The umbrella organization for most of Yale’s community service and social justice organizations could soon be investing its future with the Yale Investments Office, though some students criticize the office’s investment practices as socially irresponsible.
Dwight Hall is in the midst of an internal debate over whether or not to move its endowment under the management of the same group that has grown the University’s endowment by more than $13 billion in just a decade. But the attractive returns are overshadowed, for some Dwight Hall members, by the lack of transparency in the University’s investments and what they described as a lackluster record of socially responsible investing. Those students are urging the Board of Trustees to postpone their decision, pending further discussion of the issue of socially responsible investing.
Yale allows other organizations to join its endowment fund only rarely, University President Richard Levin said. It is a relatively recent development, and the offer is only made to organizations closely aligned with Yale’s mission. According to their Web sites, the Slifka Center for Jewish Life and St. Thomas More invest their endowments with Yale.
The Dwight Hall Board of Trustees is expected to make a decision on the proposal during its Thursday meeting. The meeting will include a presentation from an ad hoc committee of Dwight Hall’s Board of Directors, the organization’s second governing body, which is composed of students, alumni and professors.
On Monday, two student members of this committee on socially responsible investing — one a member of the Board of Directors and one the Social Justice Network liaison to Dwight Hall’s executive committee — sent a memorandum to the Trustees calling for the decision to be postponed. They also forwarded to the Trustees a copy of a resolution passed Sunday by the SJN — one of Dwight Hall’s member organizations — in favor of postponement.
A copy of the memorandum and the resolution were distributed to the SJN discussion panlist and the Dwight Hall Executive Committee.
Members of the Executive Committee and all but one trustee either declined to comment or could not be reached for comment.
In the memo, the two authors describe what they call a poor record of socially responsible investing on Yale’s part. In place of the University or Dwight Hall’s current investment managers, they list nine money managers that could provide socially responsible investing.
The two authors, Hugh Baran ’09 and Frances Kelley ’08, declined to comment in advance of Thursday’s decision by the Trustees.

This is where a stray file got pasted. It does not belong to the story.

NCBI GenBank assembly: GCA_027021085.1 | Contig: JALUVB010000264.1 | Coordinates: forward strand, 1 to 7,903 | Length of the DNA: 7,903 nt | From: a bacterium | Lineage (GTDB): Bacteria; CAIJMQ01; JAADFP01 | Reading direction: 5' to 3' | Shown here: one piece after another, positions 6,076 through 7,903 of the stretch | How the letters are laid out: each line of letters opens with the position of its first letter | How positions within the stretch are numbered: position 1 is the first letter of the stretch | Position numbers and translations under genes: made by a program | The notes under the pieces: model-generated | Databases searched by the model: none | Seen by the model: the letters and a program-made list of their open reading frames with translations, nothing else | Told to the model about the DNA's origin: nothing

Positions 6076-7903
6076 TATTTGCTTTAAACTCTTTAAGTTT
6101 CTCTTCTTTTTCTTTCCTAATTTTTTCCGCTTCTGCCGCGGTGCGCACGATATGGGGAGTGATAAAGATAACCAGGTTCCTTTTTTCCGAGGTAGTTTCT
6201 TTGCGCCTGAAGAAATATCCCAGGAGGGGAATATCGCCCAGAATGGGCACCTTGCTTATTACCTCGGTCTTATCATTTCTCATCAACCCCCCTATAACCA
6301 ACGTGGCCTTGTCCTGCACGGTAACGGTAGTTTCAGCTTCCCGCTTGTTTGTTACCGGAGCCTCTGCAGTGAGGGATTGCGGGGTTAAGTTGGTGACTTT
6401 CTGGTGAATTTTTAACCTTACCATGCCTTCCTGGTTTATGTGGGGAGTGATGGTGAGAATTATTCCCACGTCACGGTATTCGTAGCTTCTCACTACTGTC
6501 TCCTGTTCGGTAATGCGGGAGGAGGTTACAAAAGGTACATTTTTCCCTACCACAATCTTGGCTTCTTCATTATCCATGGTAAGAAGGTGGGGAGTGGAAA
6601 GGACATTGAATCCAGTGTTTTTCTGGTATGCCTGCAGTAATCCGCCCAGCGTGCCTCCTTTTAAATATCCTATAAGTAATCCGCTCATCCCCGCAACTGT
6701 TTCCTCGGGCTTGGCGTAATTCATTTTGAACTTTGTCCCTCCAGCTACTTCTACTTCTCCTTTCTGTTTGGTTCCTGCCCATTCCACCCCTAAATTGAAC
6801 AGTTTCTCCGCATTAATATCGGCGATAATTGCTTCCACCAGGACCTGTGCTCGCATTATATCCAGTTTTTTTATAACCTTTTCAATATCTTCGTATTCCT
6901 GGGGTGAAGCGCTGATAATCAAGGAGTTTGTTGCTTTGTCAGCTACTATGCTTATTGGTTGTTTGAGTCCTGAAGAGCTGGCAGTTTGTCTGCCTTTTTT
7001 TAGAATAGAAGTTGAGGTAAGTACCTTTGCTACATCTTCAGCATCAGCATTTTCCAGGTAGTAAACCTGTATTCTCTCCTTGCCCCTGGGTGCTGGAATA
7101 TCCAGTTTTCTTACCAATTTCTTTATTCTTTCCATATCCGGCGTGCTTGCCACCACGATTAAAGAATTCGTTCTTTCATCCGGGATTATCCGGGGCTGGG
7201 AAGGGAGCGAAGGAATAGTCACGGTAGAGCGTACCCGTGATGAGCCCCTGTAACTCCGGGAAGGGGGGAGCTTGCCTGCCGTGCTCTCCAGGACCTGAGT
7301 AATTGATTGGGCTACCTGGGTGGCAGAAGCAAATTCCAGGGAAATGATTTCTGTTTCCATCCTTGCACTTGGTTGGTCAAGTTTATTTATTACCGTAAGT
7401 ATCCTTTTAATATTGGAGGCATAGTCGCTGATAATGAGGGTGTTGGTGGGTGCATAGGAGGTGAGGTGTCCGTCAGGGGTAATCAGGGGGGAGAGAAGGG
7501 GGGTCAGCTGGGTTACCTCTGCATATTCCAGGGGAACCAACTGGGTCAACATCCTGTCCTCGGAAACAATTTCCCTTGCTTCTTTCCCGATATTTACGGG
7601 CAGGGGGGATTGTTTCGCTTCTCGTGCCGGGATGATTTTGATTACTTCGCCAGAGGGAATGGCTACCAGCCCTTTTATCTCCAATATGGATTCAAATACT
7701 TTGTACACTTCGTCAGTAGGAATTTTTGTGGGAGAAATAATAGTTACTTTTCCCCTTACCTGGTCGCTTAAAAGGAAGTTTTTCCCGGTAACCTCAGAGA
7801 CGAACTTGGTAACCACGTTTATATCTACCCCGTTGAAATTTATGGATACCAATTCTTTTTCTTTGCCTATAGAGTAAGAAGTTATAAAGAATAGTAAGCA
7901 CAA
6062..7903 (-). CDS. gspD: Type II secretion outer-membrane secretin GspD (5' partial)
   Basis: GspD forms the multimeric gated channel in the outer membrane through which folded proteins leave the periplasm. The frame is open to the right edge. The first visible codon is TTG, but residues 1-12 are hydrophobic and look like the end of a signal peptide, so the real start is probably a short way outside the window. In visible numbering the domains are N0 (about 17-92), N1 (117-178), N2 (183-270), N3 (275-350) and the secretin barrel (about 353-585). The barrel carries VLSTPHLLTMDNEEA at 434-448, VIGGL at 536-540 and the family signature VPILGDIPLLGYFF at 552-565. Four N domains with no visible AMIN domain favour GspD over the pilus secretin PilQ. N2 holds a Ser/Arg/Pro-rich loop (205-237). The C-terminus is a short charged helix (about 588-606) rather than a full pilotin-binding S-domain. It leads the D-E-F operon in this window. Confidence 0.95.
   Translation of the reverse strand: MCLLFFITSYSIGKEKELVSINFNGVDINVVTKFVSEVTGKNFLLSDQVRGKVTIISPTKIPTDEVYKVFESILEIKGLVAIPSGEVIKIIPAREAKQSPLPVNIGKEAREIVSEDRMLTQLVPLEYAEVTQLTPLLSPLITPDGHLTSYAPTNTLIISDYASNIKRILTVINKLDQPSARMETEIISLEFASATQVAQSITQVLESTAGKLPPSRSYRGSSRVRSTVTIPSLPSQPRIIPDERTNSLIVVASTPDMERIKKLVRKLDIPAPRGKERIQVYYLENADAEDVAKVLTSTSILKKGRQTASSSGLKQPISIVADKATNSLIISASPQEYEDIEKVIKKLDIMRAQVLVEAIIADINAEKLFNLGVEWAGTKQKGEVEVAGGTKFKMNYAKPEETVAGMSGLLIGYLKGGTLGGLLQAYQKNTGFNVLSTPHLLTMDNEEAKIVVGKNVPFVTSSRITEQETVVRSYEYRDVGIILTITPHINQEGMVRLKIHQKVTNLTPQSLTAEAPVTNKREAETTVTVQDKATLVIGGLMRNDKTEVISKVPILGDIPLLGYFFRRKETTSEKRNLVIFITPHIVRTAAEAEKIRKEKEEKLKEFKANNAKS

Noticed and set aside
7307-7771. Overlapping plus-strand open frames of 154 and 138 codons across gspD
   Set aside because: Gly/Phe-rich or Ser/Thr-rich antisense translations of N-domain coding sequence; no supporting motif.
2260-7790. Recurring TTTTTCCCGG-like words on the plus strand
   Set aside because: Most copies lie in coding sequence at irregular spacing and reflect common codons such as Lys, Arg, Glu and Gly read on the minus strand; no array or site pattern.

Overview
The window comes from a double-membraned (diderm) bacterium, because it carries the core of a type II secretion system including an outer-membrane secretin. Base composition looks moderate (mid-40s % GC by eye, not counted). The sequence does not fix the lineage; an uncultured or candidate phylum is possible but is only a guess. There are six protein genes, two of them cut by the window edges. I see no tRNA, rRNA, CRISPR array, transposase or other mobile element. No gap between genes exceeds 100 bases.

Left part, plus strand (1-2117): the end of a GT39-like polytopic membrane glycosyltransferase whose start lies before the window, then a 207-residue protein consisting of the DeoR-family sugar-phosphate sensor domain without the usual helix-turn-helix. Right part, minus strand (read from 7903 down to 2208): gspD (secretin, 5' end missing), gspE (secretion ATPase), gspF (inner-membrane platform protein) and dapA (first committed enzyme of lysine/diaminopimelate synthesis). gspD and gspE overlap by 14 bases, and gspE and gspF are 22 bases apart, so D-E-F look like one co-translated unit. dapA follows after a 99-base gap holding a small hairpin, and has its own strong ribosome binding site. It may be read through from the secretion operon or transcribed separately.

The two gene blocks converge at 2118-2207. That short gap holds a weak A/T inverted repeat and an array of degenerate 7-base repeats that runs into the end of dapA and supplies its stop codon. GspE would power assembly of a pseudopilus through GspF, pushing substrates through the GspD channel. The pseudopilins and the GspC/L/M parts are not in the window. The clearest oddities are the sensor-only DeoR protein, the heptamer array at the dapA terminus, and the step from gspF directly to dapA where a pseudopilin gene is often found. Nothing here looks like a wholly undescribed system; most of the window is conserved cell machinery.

If the trustees follow the authors’ suggestion, it would not be Dwight Hall’s first foray into socially responsible investing. At the request of students some years ago, the trustees put $200,000 of the endowment’s money into a socially responsible fund, which lost half its value within the year, Trustee David Magee ’49 said.
He said the previous failure — which incoming Board of Directors Chairwoman Deborah Rose ’72 GRD ’89 said happened 10 years ago — left a bad taste in the trustees’ mouths. Magee said he expects this proposal to invest with the University, which originated with the trustees, to pass.
“I just think Dwight Hall is a responsible organization, and I as a trustee would like to see it grow as much as possible,” he said.
The memo also criticizes Yale’s lack of transparency in its refusal to publicly acknowledge where most of the University’s — and potentially Dwight Hall’s — money is invested. Yale is required to list in federal filings the stocks it directly owns, but much of the endowment is invested in hedge funds and other forms of private investments that Yale does not need to disclose. The extent of the University’s investments is not even known to the Advisory Committee on Investor Responsibility, the committee charged with advising the Yale Corporation on responsible investing, Baran and Kelley wrote.
ACIR chair Jonathan Macey, a law professor, said he personally trusts Yale’s investment managers to carry out the divestment decisions that the Corporation passes on ACIR’s recommendations. Furthermore, he said, a veil over Yale’s investment holdings is necessary to maintain the competitive advantage of Chief Investment Officer David Swensen GRD ’80 investment strategy. Rose, who has served with Swensen on several boards before, said she too trusts him to invest in a responsible manner.
“In the course of my board membership, there are times when I have access to more information than is publicly available,” she said. “It’s my personal opinion that a number of the fears and statements some students make are really unfounded.”
Socially responsible investing, a broad category, refers to investing strategies that take into account personal or societal beliefs by either avoiding or actively screening out investments that are based on the profits of companies that violate those tenets.